Science Fiction: Stories and Contexts, Edited by Heather Masri

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I just got a copy of Heather Masri’s Science Fiction: Stories and Contexts from Bedford St. Martins as I build a science fiction course for (hopefully) future use. This is a really cool collection.

It is chocked full of fiction–short stories and excerpts–that are introduced by Masri. But that’s not the really slick feature. What I like about the collection is the thematic groups of stories paired with critical essays. For example, the first section on “Alien Encounters,” which includes stories by Wells, Weinbaum, Bradbury, Le Guin, Butler, Egan, and others, is paired with a selection from de Beauvoir’s The Second Sex, Jung’s The Shadow, and Fanon’s The Face of Blackness.  The “Utopias and Dystopias” section has A. E. van Vogt’s “The Weapon Shop,” Ellison’s “Repent, Harlequin! Said the Ticktockman,” Joanna Russ’ “When It Changed,” and more by Zamyatin, Knight, Varley, Ryman, and Hopkinson. With these terrific stories, there are Hannah Arendt’s Ideology and Terror: A Novel Form of Government, William H. Whyte Jr’s The Organization Man, and Jameson’s “Progress versus Utopia; or, Can We Imagine the Future?”.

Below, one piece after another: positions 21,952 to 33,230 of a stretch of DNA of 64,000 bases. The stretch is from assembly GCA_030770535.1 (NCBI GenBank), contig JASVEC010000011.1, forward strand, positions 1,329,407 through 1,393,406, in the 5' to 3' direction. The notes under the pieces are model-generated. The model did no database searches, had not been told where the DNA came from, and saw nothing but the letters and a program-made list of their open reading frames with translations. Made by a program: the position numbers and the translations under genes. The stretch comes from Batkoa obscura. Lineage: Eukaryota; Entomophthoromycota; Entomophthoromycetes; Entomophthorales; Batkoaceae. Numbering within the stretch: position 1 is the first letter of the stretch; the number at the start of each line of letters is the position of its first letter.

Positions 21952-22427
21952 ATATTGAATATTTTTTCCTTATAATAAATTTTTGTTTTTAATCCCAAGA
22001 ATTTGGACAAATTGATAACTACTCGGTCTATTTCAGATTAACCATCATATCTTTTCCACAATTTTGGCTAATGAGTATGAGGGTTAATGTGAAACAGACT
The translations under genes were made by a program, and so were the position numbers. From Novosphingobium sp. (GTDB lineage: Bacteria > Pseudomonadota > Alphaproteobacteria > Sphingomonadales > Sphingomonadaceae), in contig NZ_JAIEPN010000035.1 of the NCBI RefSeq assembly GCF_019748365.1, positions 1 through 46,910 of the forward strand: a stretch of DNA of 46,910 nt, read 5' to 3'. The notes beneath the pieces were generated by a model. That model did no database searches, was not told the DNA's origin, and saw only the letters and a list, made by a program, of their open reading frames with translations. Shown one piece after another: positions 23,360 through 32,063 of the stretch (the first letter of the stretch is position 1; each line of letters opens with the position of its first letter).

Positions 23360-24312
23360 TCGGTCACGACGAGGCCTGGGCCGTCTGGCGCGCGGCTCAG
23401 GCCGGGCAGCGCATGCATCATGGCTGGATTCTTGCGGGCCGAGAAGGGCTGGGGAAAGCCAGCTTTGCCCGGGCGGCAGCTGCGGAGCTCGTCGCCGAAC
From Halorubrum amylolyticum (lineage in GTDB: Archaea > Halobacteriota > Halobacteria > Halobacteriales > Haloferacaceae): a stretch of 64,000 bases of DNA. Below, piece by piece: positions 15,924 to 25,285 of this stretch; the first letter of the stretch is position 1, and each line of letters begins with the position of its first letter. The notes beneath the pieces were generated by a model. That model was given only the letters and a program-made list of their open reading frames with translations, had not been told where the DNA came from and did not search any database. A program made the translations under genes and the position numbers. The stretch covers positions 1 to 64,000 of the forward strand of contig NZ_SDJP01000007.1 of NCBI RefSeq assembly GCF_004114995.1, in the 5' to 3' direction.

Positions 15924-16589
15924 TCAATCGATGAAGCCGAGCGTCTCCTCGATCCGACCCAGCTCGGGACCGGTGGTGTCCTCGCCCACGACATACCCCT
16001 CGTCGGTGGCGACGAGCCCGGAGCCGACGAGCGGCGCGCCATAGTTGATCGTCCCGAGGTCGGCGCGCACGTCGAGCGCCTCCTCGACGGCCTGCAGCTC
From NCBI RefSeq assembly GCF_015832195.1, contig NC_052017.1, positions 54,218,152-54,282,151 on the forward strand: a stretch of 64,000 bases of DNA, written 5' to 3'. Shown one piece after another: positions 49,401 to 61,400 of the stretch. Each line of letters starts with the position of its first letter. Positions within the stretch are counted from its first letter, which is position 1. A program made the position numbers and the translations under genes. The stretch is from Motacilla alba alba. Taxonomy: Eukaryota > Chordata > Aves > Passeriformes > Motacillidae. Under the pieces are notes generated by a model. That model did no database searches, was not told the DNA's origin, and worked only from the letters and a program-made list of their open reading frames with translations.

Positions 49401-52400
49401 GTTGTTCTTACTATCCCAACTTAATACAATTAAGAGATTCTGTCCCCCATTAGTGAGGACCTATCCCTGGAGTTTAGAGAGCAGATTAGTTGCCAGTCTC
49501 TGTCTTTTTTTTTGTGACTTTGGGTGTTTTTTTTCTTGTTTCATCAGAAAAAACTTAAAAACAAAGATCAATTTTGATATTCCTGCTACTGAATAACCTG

Not everyone will agree with all of the selections, but I believe that this is a useful and well considered turnkey effort toward a theory centric science fiction course.

7 thoughts on “Science Fiction: Stories and Contexts, Edited by Heather Masri